FORT HOOD, Texas—Still in fatigues and boots, the helicopter pilot assembled a heavy winter soup with ground meat, pasta and chilies as his bulging household buzzed around him—a sort of new millennium "Brady Bunch," Army style.
A teenage daughter carried some laundry, a 10-year-old bagged garbage, a 6-year-old finished homework, and the eldest, a high school senior, pleaded—unsuccessfully—for permission to watch a wet T-shirt contest at a local bar.
Meanwhile, the wife of Chief Warrant Officer Robert C. Thomas, 31, nursed their infant son.
The Thomas household operates like a well-oiled and—by necessity—highly flexible machine. The couple each brought two children from previous marriages then had a fifth baby after marrying last year.
Now Thomas is leaving for the Middle East, which will make the military family one of many with a lone parent at home.
Thomas' unit, a battalion of the 227th Aviation Regiment of the 1st Cavalry Division, has been ordered abroad along with 12,000 other troops from Fort Hood.
"It was a numbing feeling," Tracy Thomas, 36, said of her reaction to her husband's deployment orders.
"You know that's what they do for a living, but you hope you go 20 years without that experience.
"Mentally, I'm prepared for a year. It's easier to prepare for the long term than to have your hopes up they'll return early and, in six months, they don't."
While her husband is away, Tracy Thomas loses not only companionship but also his help running the household.
Many other service families near Fort Hood, the nation's largest military base, are facing similar challenges.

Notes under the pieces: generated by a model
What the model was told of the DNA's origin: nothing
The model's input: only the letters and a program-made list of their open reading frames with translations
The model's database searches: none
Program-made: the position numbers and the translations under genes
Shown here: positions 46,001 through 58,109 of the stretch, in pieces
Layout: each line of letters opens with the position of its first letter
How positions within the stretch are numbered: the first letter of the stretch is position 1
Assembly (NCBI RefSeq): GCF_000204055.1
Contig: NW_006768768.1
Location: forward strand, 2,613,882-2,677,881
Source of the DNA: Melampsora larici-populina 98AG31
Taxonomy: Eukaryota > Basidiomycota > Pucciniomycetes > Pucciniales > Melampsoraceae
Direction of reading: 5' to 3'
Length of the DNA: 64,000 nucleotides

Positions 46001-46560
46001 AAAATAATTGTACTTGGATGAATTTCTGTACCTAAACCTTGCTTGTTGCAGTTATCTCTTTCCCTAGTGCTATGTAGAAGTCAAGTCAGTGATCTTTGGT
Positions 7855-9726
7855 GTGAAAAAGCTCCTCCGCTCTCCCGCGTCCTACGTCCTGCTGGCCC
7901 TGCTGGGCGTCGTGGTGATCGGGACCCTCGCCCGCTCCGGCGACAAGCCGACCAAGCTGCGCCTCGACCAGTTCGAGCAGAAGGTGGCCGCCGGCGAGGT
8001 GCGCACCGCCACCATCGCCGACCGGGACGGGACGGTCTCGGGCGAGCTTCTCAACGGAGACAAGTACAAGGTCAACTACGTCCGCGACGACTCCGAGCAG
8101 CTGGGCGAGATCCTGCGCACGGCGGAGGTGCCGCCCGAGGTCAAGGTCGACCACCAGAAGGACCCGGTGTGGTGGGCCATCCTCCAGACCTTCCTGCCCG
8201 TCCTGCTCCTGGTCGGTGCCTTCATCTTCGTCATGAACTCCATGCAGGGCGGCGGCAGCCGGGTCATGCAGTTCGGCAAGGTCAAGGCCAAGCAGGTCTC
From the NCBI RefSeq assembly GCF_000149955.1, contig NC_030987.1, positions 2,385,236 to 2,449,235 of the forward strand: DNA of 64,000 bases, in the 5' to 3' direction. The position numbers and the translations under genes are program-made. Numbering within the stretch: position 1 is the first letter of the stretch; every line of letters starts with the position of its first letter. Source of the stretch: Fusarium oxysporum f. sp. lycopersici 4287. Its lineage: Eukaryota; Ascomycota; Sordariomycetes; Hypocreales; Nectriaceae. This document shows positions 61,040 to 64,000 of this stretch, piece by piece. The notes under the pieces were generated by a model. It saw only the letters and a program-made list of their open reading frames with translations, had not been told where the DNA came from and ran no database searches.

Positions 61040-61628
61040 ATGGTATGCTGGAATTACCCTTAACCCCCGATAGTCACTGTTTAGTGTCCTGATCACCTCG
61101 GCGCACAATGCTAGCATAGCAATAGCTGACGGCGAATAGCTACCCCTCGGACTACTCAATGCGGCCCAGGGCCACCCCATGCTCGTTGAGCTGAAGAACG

Sgt. 1st Class Jeffrey Upton, 45, a single parent, had made arrangements with his sister near his hometown of Chicago to take his three children, ages 9, 10 and 11.
When his unit, the 68th Chemical Company of the 1st Cavalry, received its orders, enrollment was arranged at an Illinois school, and Upton's sister Dee flew down to accompany the children on the flight north.
A colleague, Pfc. Sheena Harris, 19, of Savannah, Ga., had just returned from maternity leave when her deployment orders came. Unlike Upton, she had no backup plan. A cousin agreed to care for her baby.
All units have family support groups that provide advice on dealing with a myriad of problems, and now there are e-mail and videoconferencing with periodic, 15-minute conversations.
In the Thomas household, Tracy's day starts at 5:30 a.m. Between doing household chores, dropping off children at school, shopping and working at her full-time civilian job on the base, the Louisiana native's only down time is the 30-minute stretches she takes to feed the baby. Robert Thomas does all the weekday cooking and shares infant-care responsibilities and some of the driving.
His contribution won't be easily replaced, but his extra pay for serving overseas during a conflict has been earmarked for housekeeping help.
On a recent night, the beef soup was ladled into bowls and downed in various areas of the family and dining rooms. After everyone else had eaten, Robert Thomas settled into a living room easy chair with his own bowl.
The Apache attack helicopter pilot said of his wife: "She's tough. When we heard I was going, she said something like, `Gosh darn.'
"My first thought was that my baby may not know me when I come back, and I won't be here to see him start to crawl or walk."
(Barry Shlachter reports for the Fort Worth Star-Telegram.)
(c) 2003, Knight Ridder/Tribune Information Services.